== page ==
Moving Towards Digital Cameras

The first camera to feature automatic exposure with the Super Kodak Six-20 was in 1938, but at the extremely high price of almost $4000 in present terms. By the 1960’s, electronic components were far less expensive and more common. Cameras were easily able to be equipped with light meters and automatic exposure systems. In 1960, the German Mec 16 SB became the first camera to place a light meter behind the lens for more accurate metering.

In 1975, Steven Sasson, an engineer at Estman Kodak attempted to build the first self-contained digital camera. It weighed 8 pounds, recorded black and white images onto a compact cassette tape, had a resolution of 0.01 megapixels, and took 23 seconds capture its first image in December of 1975. Not intended for production, this camera prototype was a technical exercise. In 1981, the first handheld electronic camera appeared. The Sony Mavica was an analog camera that was basically a video movie camera that recorded single frames. This camera type did not hit the market until 1986 with the Canon RC-701 however, several factors held back the widespread use of analog cameras: the cost, poor image quality compared to film, and the lack of affordable quality printers.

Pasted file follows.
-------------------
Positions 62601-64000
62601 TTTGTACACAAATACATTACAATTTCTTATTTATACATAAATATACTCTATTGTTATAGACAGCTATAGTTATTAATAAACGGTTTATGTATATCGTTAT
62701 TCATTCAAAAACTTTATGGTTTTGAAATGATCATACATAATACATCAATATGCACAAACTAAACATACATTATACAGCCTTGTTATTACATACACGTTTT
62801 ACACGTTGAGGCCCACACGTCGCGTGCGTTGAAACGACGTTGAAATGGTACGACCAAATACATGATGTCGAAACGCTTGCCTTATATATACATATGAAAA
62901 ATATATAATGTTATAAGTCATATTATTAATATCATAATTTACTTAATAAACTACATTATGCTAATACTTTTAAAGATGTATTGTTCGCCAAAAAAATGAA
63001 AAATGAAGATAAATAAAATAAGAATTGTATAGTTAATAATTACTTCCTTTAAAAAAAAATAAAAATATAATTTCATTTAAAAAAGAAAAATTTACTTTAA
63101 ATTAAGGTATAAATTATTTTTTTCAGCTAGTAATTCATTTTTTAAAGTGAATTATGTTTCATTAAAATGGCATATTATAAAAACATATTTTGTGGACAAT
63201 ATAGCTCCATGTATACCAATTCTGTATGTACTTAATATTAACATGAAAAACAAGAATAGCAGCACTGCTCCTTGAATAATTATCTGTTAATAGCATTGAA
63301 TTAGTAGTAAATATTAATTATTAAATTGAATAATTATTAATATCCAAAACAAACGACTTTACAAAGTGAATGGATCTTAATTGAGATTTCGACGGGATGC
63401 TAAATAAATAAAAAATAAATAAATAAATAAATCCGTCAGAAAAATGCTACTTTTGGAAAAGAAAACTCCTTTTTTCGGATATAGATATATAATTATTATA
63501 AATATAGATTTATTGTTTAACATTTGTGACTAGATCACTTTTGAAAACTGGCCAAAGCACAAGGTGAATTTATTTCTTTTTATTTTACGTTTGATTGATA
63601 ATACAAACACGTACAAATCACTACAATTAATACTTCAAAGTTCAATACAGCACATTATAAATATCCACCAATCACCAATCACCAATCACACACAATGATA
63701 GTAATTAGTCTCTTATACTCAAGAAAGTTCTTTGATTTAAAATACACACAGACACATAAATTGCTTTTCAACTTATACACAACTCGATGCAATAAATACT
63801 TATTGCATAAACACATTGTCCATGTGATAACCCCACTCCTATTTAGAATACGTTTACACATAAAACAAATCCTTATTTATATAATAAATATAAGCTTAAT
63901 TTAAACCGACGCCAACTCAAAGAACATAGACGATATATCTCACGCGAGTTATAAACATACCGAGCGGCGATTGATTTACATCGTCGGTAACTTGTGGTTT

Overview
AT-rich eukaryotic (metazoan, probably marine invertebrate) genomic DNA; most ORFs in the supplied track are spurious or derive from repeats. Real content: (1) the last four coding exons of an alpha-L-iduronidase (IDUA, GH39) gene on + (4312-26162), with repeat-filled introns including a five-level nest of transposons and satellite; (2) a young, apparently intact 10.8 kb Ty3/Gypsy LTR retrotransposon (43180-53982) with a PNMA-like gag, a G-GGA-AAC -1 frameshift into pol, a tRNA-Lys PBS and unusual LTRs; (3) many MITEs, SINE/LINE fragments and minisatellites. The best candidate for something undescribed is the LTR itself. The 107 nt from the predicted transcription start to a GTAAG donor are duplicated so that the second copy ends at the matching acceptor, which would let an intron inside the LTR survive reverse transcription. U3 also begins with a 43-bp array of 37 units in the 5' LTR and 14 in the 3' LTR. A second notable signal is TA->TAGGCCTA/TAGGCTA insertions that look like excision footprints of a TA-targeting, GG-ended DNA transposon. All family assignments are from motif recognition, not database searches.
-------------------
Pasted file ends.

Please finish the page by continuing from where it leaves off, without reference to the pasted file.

Digital Cameras Become The Norm

The first analog electronic camera marketed to consumers may have been the Casio VS-101 in 1987. The Fuji DS-1P was the first true digital camera that recorded images as a computerized file in 1988 but was not marketed to the public. The first portable digital camera to be offered commercially in the United States was the Dycam Model 1 in 1990.